the same in principle with that subsea



pp. 16.

quently presented to their police by men bave already publicly declared their Sir Humphrey Davy.

opinion in my favour; and I have the This Publication contains a state. authority of one of them, to whom I ment of facts and dates, as 10 the submitted the above statement, to add, priority of inventio; and the persons that at the first meeting of the Coal who bave brought forward Safety Trade, where the subject was menLamps are mentioned in a way that tioned, and some testimony of gratitude

proposed to Sir H. Davy, he called upon does Mr. Stephenson great credit.

ibe friends of that eminent Chemist to -Tbe use of the wire gauze (Sir H. Davy's) is certainly a happy applica- mine in point of priuciple, which was

state in what his Lamp differed from tion of a beautiful manufacture to a

not even attempted to be done. I unvery useful purpose : but I confess I cannot consider it in any other light than teman, eminent for his success in me

derstand, at the same meeting, a genas a variation in construction."

chanical pursuits, declared bis convicIt might be considered a want of candour were I not to take notice of phrey Davy's must have followed mine,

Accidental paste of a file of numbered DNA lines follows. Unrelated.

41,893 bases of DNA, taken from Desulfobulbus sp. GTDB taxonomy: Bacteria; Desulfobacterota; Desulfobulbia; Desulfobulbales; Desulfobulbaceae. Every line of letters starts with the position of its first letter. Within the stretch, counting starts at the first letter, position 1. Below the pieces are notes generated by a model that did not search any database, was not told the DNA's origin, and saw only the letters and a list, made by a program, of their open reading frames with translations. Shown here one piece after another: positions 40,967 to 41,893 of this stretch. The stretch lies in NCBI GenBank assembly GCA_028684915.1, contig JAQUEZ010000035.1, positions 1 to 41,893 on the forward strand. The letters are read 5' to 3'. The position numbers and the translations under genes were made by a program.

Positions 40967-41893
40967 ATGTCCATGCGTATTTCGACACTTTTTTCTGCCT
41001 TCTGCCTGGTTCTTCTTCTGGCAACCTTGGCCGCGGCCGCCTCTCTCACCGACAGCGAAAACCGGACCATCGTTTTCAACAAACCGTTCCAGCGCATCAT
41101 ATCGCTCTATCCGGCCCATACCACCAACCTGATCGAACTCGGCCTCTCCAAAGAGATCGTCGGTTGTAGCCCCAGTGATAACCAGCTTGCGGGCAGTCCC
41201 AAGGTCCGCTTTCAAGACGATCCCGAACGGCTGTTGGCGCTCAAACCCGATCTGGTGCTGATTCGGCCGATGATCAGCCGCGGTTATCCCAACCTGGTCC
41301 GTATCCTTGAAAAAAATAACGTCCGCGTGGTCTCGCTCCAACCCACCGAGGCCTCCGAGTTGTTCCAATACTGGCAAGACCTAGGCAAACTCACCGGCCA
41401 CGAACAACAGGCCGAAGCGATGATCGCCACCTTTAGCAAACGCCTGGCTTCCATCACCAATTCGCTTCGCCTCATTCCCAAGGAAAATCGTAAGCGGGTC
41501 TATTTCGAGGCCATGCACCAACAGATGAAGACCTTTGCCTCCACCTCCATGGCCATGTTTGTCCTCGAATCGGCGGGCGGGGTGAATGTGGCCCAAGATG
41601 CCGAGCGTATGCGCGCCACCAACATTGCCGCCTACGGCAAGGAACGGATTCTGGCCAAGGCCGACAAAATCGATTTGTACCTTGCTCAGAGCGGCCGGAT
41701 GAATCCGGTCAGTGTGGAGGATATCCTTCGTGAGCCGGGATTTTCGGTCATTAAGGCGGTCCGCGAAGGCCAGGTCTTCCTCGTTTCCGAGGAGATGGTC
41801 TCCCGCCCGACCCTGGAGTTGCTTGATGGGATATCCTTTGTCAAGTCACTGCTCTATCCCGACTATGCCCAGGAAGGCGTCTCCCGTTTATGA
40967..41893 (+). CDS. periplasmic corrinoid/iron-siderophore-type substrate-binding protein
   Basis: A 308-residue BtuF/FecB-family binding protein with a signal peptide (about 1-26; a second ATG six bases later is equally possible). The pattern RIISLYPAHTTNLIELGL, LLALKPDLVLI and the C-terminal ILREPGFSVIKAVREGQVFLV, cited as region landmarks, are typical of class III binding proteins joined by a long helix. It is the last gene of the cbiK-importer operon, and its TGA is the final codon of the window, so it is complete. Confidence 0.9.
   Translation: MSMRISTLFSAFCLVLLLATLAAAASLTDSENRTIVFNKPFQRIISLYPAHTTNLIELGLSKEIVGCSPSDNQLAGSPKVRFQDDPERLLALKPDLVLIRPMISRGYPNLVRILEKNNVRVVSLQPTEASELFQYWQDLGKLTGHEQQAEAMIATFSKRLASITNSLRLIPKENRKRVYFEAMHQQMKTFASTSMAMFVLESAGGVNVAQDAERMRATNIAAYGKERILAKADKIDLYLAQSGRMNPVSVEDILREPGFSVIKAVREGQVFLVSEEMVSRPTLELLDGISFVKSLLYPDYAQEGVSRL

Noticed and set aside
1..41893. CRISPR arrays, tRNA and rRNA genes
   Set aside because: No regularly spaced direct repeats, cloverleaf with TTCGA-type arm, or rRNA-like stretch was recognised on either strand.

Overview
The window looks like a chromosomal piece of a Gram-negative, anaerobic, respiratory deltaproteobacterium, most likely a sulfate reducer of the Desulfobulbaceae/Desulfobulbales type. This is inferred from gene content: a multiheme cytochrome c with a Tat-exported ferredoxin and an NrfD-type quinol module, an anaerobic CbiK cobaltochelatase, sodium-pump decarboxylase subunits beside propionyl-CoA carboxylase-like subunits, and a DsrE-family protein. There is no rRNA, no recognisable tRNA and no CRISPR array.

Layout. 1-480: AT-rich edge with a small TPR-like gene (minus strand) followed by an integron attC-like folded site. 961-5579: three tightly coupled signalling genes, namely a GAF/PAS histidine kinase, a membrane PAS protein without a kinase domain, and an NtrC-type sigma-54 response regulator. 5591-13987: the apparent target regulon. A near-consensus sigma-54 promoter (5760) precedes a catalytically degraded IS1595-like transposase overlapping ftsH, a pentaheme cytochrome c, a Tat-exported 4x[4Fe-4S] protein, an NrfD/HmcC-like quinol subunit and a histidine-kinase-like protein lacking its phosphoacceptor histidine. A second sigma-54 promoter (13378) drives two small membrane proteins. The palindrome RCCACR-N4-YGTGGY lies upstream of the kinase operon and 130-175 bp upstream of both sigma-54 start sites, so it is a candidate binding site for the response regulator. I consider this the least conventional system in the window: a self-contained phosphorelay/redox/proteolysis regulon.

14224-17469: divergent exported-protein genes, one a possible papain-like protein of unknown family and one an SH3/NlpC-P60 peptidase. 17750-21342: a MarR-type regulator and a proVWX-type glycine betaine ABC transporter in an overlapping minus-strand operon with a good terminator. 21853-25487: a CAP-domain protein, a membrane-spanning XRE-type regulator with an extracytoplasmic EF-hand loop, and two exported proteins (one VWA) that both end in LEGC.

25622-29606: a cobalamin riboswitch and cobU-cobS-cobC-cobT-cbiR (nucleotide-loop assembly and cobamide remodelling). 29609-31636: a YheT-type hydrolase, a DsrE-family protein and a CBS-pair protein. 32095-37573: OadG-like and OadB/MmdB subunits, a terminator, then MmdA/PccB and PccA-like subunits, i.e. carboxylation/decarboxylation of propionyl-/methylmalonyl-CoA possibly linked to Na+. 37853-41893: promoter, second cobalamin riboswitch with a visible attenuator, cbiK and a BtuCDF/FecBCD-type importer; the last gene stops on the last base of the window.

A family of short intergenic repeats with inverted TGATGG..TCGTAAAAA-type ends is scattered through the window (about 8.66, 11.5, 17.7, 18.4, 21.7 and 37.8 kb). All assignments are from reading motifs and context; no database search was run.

tion that a Lamp similar to Sir Humthe Lamp constructed by Dr. Clanny; but

had he never directed bis attention to my reason for not inserting it is, that I

the subject. On this strong assertion considered it as constructed upon a

no comment was made ; and the result principle entirely different from mine ;

was, a vote to me of 100 guineas.-The that of separating the external and internal hydrogen by means of water. If summored for the purpose of bestowing

refusal of two subsequent meetings, I am deceived, there can be no question

some mark of approbation on Sir H upon the merit of the discovery, as there is no doubt but that gentleman dates and facts, was justified by many

Davy, to enter upon an investigation of bad directed his talents to the subject, gentlemen, on the ground that they did and bad constructed his original Lamp,

not meet for that purpose, but merely long before I had reduced my ideas into

to testify their approbation of a gentlepractice.” In conclusion Mr. Stephenson adds, pursuit had been attended with consis